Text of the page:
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Bearberry mother tincture

Bearberry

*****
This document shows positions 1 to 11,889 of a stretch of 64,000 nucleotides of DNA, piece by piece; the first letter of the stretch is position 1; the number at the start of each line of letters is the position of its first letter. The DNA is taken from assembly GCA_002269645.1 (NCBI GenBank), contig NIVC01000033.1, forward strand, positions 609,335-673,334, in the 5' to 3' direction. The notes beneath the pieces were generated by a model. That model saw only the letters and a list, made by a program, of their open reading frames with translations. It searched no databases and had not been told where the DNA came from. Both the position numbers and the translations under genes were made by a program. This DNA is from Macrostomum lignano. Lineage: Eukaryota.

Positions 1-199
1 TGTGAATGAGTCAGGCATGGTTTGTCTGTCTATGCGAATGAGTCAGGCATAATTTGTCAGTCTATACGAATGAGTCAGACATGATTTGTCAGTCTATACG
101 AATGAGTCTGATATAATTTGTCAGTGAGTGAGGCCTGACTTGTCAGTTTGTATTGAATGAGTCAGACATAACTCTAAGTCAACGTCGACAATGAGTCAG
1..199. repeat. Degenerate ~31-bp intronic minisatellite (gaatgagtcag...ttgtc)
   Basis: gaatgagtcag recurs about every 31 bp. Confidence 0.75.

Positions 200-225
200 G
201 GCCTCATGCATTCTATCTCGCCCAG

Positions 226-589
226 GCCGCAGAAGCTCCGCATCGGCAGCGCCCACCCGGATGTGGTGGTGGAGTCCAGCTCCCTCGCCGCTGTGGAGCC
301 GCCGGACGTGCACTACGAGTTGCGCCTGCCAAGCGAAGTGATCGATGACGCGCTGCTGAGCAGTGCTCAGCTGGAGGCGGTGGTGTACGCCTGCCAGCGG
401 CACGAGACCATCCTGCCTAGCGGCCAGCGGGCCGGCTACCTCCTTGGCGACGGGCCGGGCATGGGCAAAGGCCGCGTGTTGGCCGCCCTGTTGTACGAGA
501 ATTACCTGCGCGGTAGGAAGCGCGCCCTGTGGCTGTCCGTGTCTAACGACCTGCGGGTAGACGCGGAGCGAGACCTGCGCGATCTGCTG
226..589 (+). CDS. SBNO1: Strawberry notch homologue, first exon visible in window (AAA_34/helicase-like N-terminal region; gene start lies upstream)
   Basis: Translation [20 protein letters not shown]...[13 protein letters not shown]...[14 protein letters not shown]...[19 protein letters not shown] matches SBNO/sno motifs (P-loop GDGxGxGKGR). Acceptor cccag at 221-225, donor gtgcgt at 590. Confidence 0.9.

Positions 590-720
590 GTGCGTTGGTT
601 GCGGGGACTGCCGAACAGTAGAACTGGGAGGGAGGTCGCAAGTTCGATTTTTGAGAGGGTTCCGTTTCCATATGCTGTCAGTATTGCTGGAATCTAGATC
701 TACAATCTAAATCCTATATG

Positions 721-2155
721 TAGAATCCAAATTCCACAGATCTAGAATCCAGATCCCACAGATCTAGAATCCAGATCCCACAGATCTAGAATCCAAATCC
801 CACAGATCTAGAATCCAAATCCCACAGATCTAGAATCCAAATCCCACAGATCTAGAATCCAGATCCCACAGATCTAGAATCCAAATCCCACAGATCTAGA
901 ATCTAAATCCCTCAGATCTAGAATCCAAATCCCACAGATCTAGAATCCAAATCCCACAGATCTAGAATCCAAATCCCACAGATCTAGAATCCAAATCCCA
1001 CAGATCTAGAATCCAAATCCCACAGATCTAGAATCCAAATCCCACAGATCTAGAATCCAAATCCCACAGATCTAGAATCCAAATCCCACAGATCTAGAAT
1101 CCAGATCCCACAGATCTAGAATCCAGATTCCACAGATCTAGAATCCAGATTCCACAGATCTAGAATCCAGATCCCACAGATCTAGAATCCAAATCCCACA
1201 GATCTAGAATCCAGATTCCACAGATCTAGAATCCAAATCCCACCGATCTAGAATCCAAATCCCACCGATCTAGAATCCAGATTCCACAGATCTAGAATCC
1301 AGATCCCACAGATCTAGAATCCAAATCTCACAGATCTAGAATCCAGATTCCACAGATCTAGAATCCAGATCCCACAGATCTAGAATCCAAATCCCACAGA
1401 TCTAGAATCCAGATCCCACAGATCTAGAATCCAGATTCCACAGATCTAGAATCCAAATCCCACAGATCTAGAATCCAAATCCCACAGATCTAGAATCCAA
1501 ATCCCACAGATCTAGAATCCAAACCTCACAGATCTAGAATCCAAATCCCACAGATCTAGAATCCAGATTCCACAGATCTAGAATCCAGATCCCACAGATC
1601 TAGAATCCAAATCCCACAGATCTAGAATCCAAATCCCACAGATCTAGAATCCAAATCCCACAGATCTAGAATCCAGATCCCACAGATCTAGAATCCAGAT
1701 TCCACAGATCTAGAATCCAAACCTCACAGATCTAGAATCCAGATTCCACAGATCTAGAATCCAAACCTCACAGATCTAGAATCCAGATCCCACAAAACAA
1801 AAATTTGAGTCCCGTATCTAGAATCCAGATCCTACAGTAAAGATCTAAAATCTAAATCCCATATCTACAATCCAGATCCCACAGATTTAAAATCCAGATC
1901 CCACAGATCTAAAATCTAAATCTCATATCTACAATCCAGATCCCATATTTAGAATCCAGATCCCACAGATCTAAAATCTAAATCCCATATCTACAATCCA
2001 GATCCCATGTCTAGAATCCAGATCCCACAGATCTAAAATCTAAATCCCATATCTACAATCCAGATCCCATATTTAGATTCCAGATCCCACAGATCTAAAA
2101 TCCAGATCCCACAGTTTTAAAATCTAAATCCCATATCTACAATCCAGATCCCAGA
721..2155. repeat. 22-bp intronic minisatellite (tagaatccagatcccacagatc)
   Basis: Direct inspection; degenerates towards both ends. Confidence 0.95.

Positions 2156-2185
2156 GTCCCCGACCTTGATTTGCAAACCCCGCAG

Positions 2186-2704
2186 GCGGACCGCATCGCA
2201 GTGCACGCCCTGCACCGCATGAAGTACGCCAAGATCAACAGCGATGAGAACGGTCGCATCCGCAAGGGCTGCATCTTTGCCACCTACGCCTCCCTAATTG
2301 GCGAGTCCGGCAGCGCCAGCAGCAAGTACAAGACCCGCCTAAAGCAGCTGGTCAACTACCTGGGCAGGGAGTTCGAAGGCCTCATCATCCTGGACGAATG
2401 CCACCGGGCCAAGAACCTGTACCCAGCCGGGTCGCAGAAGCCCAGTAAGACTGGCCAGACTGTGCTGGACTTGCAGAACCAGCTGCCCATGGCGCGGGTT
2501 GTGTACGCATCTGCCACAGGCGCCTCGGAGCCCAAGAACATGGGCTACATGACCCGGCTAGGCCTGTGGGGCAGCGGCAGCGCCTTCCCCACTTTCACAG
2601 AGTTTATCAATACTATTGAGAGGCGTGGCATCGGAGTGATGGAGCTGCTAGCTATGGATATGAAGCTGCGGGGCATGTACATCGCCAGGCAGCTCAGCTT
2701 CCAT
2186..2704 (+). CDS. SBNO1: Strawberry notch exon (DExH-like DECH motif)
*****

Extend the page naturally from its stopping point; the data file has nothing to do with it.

Uva ursina is a plant frequently used in phytotherapy due to its beneficial properties that mainly affect the urinary tract. The responsible for this effect on humans is a substance known as arbutin, present in large quantities in the areas of the plant, which for this reason are those usually used for the production of various products, including mother tincture. The bearberry, scientific name Arcostaphylus grape bears, is a small shrub plant belonging to the Ericaceae family, native to North America but now widely spread also in Canada, the Caucasus, Europe and Siberia. The climate indicated to her, therefore, is that of the mountain heights, where it can be found in the undergrowth and in the rocky areas. Usually its development does not exceed 30 cm in height. L’ bearberry blooms from May to June, but the leaves are the richest parts of active ingredients and therefore used to give life to the mother tincture. This plant owes its curious name to the fact that even bears are particularly fond of it and feed on its berries and its aerial parts when they meet bearberry on their way, also attracted by the bright colors: bearberry has leaves bright and fleshy, with very bright red berries. The berries are also edible for humans, but they have an intense and bitter taste that is not pleasant to everyone and, like the flowers, they do not contain particular beneficial substances: the parts rich in active ingredients and therefore exploited in phytotherapy are the leaves. but the leaves are the richest parts of active ingredients and therefore used to give life to the mother tincture. This plant owes its curious name to the fact that even bears are particularly fond of it and feed on its berries and its aerial parts when they meet the bearberry on its path, also attracted by the bright colors: the bearberry has leaves bright and fleshy, with very bright red berries. The berries are also edible for humans, but they have an intense and bitter taste that is not pleasant for everyone and, like flowers, they do not contain particular beneficial substances: the parts rich in active ingredients and therefore exploited in phytotherapy are the leaves. but the leaves are the richest parts of active ingredients and therefore used to give life to the mother tincture. This plant owes its curious name to the fact that even bears are particularly fond of it and feed on its berries and its aerial parts when they meet the bearberry on its path, also attracted by the bright colors: the bearberry has leaves bright and fleshy, with very bright red berries. The berries are also edible for humans, but they have an intense and bitter taste that is not pleasant for everyone and, like flowers, they do not contain particular beneficial substances: the parts rich in active ingredients and therefore exploited in phytotherapy are the leaves. This plant owes its curious name to the fact that even bears are particularly fond of it and feed on its berries and its aerial parts when they meet the bearberry on its path, also attracted by the bright colors: the bearberry has leaves bright and fleshy, with very bright red berries. The berries are also edible for humans, but they have an intense and bitter taste that is not pleasant for everyone and, like flowers, they do not contain particular beneficial substances: the parts rich in active ingredients and therefore exploited in phytotherapy are the leaves. This plant owes its curious name to the fact that even bears are particularly fond of it and feed on its berries and its aerial parts when they meet the bearberry on its path, also attracted by the bright colors: the bearberry has leaves bright and fleshy, with very bright red berries. The berries are also edible for humans, but they have an intense and bitter taste that is not pleasant for everyone and, like flowers, they do not contain particular beneficial substances: the parts rich in active ingredients and therefore exploited in phytotherapy are the leaves.